Prevalence and correlates of past 12-month suicide attempt among in-school adolescents in Guatemala
Received 17 April 2019
Accepted for publication 10 June 2019
Published 9 July 2019 Volume 2019:12 Pages 523—529
Checked for plagiarism Yes
Review by Single-blind
Peer reviewer comments 2
Editor who approved publication: Professor Igor Elman
Supa Pengpid1,2 Karl Peltzer2
1ASEAN Institute for Health Development, Mahidol University, Salaya, Phutthamonthon, Nakhonpathom, Thailand; 2Office of the Deputy Vice Chancellor, Research and Innovation, North West University, Potchefstroom, South Africa
Background: The aim of this investigation was to estimate the prevalence of past 12-month suicide attempts and associated factors among in-school adolescents in Guatemala.
Methods: Cross-sectional data from the 2014 “Global School-based Health Survey (GSHS)” included 4,274 students (median age 14 years, interquartile range=2 years) that were representative of all middle school students in Guatemala.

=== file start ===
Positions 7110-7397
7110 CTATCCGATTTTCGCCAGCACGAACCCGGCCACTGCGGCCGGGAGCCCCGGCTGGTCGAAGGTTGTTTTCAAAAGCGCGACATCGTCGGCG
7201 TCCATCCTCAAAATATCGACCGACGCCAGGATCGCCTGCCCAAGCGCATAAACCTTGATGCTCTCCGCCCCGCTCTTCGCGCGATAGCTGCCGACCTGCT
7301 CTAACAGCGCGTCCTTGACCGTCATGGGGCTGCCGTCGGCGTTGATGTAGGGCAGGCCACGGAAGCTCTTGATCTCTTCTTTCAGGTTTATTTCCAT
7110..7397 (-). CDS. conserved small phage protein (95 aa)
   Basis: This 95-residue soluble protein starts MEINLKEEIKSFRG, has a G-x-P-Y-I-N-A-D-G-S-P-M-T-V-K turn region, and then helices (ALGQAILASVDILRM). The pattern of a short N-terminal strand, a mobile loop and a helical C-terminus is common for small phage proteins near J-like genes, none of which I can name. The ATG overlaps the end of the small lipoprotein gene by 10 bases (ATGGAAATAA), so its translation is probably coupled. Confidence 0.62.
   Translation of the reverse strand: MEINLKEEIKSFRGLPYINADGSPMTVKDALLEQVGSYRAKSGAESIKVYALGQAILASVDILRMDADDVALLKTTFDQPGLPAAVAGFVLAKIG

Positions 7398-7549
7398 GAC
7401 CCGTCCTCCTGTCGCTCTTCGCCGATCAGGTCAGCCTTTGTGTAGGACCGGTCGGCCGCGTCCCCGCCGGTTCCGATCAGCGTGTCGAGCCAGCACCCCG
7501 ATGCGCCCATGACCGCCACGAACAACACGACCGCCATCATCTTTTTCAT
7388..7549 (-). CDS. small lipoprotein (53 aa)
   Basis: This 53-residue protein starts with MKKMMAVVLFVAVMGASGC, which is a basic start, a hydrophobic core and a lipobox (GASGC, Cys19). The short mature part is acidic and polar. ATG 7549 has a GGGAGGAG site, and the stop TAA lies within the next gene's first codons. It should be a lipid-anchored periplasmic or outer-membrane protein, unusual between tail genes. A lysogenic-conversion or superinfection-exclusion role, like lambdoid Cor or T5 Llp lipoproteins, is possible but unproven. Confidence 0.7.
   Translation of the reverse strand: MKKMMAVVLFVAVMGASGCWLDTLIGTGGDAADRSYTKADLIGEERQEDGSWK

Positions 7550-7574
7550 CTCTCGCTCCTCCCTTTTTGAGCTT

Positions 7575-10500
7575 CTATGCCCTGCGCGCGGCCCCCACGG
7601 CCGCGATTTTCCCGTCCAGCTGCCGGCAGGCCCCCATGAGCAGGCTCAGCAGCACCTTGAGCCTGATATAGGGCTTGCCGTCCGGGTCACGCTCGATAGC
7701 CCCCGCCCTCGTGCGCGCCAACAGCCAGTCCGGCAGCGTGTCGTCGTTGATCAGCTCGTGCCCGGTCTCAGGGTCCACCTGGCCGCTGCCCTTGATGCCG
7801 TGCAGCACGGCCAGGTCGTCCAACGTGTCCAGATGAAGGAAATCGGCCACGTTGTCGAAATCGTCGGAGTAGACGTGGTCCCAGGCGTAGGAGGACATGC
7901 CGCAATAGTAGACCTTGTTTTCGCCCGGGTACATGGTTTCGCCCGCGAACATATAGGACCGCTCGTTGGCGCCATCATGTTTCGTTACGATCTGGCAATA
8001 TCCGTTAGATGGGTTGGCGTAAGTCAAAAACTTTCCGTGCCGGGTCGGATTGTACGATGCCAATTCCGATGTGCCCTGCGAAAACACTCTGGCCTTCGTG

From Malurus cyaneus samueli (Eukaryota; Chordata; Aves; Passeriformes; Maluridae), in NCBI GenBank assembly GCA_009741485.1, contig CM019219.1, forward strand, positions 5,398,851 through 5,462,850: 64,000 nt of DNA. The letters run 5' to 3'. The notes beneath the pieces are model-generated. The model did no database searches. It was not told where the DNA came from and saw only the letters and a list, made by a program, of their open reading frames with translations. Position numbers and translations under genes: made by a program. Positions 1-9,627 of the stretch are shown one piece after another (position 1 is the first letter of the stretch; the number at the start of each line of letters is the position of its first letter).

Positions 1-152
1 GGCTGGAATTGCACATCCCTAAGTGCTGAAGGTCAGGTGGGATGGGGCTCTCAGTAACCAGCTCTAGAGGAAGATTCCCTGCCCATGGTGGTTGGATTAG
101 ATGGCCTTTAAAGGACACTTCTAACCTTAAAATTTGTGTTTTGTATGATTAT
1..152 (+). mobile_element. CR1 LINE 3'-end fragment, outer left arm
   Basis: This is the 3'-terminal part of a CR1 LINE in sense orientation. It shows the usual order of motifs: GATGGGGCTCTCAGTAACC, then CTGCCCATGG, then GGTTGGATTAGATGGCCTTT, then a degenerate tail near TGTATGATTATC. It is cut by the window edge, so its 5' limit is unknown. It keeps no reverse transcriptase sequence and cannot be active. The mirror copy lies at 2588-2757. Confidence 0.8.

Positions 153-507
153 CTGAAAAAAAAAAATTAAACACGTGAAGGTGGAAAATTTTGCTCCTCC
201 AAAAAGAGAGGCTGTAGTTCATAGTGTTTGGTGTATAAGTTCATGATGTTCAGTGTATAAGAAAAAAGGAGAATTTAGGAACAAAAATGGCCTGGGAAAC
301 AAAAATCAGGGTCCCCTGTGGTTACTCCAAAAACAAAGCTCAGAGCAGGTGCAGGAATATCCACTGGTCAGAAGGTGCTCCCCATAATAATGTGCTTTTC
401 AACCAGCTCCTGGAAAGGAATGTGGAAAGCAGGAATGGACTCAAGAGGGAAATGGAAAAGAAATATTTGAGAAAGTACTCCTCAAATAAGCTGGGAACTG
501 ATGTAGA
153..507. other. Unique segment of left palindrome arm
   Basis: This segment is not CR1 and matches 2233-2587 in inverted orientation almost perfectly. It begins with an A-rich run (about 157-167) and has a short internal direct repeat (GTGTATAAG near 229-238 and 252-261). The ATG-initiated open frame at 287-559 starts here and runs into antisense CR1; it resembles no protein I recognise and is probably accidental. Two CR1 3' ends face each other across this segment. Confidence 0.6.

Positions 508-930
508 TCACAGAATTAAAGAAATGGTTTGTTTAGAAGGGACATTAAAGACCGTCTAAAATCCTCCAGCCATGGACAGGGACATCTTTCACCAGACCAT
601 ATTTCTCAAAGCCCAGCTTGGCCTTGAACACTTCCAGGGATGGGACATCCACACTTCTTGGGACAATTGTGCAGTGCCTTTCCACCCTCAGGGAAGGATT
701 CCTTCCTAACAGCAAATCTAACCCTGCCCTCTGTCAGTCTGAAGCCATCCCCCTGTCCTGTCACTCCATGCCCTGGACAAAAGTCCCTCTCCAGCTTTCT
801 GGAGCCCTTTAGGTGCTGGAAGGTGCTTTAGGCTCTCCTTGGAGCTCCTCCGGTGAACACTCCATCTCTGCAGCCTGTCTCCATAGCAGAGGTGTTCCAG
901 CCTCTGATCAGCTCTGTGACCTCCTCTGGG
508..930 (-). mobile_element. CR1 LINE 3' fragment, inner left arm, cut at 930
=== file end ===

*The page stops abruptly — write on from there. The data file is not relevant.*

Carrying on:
Results: The prevalence of past 12-month suicide attempt was 16.6%, 12.2% among boys and 20.2% among girls. Among students with a suicide attempt in the past year, 52.8% had a suicide plan in the past year. In adjusted logistic regression analysis, male sex and loneliness were associated with past 12-month suicide attempt, and among boys, none of the variables, and among girls, loneliness and current alcohol use were associated with past 12-month suicide attempt.
Conclusion: A high prevalence and several specific factors associated with suicide attempt were identified which can help in guiding preventive strategies.
Keywords: suicidal attempt, demographic factors, internalizing problems, externalizing problems, Guatemala
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